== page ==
I’m a marketer. An adman. Nobody has ever confused me or my kind with unicorn-chasing idealists. But as I wrote a few posts back, I believe Trump’s mean-spirited measures can actually act as a creative catalyst. Advertisers, designers and persuaders of all stripes, it’s time we did what we do best – and it’s time we did it for the forces of good.
Aeromexico’s marketing provides a brilliant example. When Trump stumped on building the wall during his campaign, the airline (and agency Ogilvy Mexico) responded with a brilliant ad kicking walls in the balls. Check it out here.
This ad is a wonderful lesson on how to turn resistance into art. There’s sex, there’s grainy black and white, there’s raw brutality – and there’s a tagline.
A tagline I’d give my Montblanc for.
“Borders. On land they can maintain distances. But in the sky, they mean nothing. Excuse me, I have a job to do.”
Superimpose a scintillating Aeromexico jet flying north, and you have the hairs standing on the back of my neck. That’s a brand impression if ever I saw one.
The Aeromexico ad was a high water mark. But as far as I’m concerned, it’s just a sign of things to come. Because as Trump demonstrated by signing his anti-Muslim immigration order a few days after coming into office, there’s going to be plenty of creative catalysts to work with in the coming months.
Creative catalyst: the power of response
Shortly after Trump signed the order, the Aeromexico ad leapt back into the social media spotlight. Meanwhile, Canada’s Prime Minister Justin Trudeau – himself a master marketer – officially welcomed immigrants from the banned countries to Canada, positioning our country brilliantly in the process.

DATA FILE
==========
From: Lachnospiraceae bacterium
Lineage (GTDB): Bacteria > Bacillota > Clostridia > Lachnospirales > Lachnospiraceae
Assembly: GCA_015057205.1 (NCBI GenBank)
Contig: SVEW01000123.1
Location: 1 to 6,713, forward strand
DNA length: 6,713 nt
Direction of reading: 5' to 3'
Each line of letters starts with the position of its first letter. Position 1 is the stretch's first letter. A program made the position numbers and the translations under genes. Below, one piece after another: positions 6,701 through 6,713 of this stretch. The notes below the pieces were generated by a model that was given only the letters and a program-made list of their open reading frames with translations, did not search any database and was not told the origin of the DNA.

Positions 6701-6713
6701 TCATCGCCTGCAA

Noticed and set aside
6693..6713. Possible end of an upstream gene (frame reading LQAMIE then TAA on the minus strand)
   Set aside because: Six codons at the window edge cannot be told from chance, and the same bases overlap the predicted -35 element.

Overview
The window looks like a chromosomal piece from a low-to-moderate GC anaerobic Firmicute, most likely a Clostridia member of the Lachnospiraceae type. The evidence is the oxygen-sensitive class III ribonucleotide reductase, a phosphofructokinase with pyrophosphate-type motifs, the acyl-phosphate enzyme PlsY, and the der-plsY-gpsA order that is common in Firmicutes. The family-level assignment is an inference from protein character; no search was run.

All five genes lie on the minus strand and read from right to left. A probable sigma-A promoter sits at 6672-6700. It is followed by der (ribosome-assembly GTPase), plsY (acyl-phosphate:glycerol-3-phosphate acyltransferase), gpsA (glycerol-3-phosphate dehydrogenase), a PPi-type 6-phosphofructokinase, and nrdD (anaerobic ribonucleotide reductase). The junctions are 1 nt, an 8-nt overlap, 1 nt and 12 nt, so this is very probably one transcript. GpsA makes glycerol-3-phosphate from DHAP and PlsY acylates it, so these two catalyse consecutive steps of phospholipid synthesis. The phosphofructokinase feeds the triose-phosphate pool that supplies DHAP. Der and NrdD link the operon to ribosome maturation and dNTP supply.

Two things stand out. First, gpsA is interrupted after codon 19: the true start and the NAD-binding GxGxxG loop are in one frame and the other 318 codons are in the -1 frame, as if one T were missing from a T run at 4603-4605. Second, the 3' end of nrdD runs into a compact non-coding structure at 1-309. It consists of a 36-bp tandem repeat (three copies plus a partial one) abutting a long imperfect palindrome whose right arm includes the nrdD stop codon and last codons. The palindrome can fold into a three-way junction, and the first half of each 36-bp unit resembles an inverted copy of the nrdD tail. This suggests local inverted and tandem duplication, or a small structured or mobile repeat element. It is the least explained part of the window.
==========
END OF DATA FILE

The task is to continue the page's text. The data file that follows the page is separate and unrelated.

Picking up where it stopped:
As reported in The Independent:
“Mr. Trudeau made the heartfelt plea on social media and also uploaded an image of him greeting a Syrian child at Toronto airport.
“To those fleeing persecution, terror & war, Canadians will welcome you, regardless of your faith. Diversity is our strength #WelcomeToCanada,” he tweeted.
The tweet has received over 369,000 retweets so far and “Welcome to Canada” began trending in the country.”
Yes, he tweeted out his welcome. 140 characters that, if we actually live up to our words, could have a profoundly positive impact on our brand image, not to mention our global brand in trade and tourism.
Creative catalyst: find new connections with issues
Trump is signing executive orders like a clown handing out candy. There is no shortage of material to work with here, folks. Smart marketers who want to build alliances of beliefs with outraged citizens might think about how to tie their brand to issues such as:
- Defending the Affordable Care Act
- Defending women’s access to Planned Parenthood
- Defending climate change policy
- …And the list goes on.
I am NOT advocating tying your brand to an issue willy nilly. Aeromexico’s insight (borders mean nothing when you’re thinking at a higher level / in the air) is core to their business. If a clothing manufacturer had done the ad, it would’ve come off as cloying and opportunistic.
However, if you understand what you stand for, and to whom, this is a golden opportunity.
Who says you can’t score a point for humanity and sell a few plane tickets in the process?
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